The road trip came on the heels of New York’s worst game of the season, a 4-1 loss at home against the Nashville Predators on Oct. 19. That is the one game of the nine they’ve played so far that coach Peter Laviolette didn’t like all the way through.
He didn’t like a stretch of about 25 minutes midway through a 5-3 loss to the Columbus Blue Jackets on Oct. 14, when they allowed four goals, but take away that stretch and the game against Nashville and the Rangers have allowed 10 goals in the other approximately seven and a half games.
“From a defensive standpoint I do think that the guys have made a commitment to coming back and making it difficult to play through the neutral zone and even more to the point in our end and to generate in our end,” Laviolette said. “If you can do that you can win a lot of hockey games. We continue to talk and push the other side of the game, the attack side.”
That’s the area where the Rangers aren’t feeling as good. Their 5-on-5 shot and chance generation has led to a deficiency in scoring.
They’re in the offensive zone at even strength 41.1 percent of the time, slightly above the League average of 40.7 percent, but aren’t generating much from it. They have scored 12 goals at 5-on-5 and are shooting 6.4 percent, bottom third in both statistical categories.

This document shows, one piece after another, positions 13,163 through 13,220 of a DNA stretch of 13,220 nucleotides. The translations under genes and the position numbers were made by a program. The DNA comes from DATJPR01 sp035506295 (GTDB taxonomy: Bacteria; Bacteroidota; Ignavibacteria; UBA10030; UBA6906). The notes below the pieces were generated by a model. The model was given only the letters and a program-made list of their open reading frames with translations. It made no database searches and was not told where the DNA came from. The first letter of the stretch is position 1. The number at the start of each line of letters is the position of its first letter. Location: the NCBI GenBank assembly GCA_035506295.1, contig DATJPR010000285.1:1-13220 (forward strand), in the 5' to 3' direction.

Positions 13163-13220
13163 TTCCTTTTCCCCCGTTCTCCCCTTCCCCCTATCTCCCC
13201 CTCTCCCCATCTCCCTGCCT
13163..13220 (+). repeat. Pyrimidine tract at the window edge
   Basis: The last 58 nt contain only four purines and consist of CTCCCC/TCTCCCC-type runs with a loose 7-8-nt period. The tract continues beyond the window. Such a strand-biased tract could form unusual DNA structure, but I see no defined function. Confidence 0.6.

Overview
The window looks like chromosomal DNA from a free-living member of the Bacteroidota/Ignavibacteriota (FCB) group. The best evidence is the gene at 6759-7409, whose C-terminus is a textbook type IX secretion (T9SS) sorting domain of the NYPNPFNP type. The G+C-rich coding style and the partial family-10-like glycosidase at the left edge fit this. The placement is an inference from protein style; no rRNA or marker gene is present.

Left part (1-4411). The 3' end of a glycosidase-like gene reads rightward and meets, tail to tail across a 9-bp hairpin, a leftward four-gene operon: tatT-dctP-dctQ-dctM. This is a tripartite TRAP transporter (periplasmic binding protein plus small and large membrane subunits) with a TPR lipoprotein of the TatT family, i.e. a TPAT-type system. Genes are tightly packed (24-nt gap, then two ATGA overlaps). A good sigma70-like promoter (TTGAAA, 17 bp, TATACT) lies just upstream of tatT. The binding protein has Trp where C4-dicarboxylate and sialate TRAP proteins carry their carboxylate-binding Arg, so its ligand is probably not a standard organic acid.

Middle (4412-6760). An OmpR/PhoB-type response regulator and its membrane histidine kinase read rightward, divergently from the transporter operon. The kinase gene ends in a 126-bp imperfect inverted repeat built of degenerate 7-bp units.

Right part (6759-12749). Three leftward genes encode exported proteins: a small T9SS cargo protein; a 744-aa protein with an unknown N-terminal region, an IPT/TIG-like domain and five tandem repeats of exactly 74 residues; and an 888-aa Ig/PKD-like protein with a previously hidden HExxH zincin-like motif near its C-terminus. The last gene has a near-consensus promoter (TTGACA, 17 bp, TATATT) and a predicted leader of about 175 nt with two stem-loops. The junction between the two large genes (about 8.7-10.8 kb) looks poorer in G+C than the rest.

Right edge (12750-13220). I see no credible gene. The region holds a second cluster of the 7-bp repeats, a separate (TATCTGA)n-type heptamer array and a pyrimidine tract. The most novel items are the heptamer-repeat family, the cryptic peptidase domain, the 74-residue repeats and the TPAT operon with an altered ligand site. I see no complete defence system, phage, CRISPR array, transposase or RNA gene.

The good news is their power play is rolling. It was 7-for-18 (38.9 percent) on the road trip and is 11-for-32 (34.4 percent) this season. But that’s not enough to satisfy the Rangers.
“We want to keep playing good defense, but at the same time I don’t think we’ve talked about sacrificing offense to play defense,” Zibanejad said. “I think we can do more from the defensive work that we’re doing to counter quicker. We have some good zone time. Looking around this room I see a lot of offensive talent and offensive ability on every line, so we just have to keep harping on making sure we execute more at 5-on-5. We’ve done a lot of good things. We’ve created some chances. If we get one. it might open up the floodgates here.”
The key, though, as Zibanejad and Laviolette both said is to not take away from what they’re doing defensively to push for more 5-on-5 offense.
“The area that for me was really important was in the offensive zone was when it’s no longer our possession that we don’t stand there, we don’t risk anything,” Laviolette said. “In the two games we lost the odd man rushes against was a really large number. You’re going to have to withstand one or two or three a game and I feel you can still win the game, but when it’s eight to 10, your chances to win the hockey game go down. That’s the only thing really that we’ve changed. We’re still in the offensive zone, we’re just not getting to where we need to get to and delivering what we need to deliver. I think it’s going to come. I feel like we’ll get there. But it’s a work in progress.”
That’s why Panarin didn’t want to say much about his nine-game point streak and the Rangers five-game winning streak.
There’s been a lot of good but being satisfied could lead to complacency.
“It’s hard to do, but we have to help each other stay focused,” Panarin said. “We’re all humans. It’s hard to do when you have success.”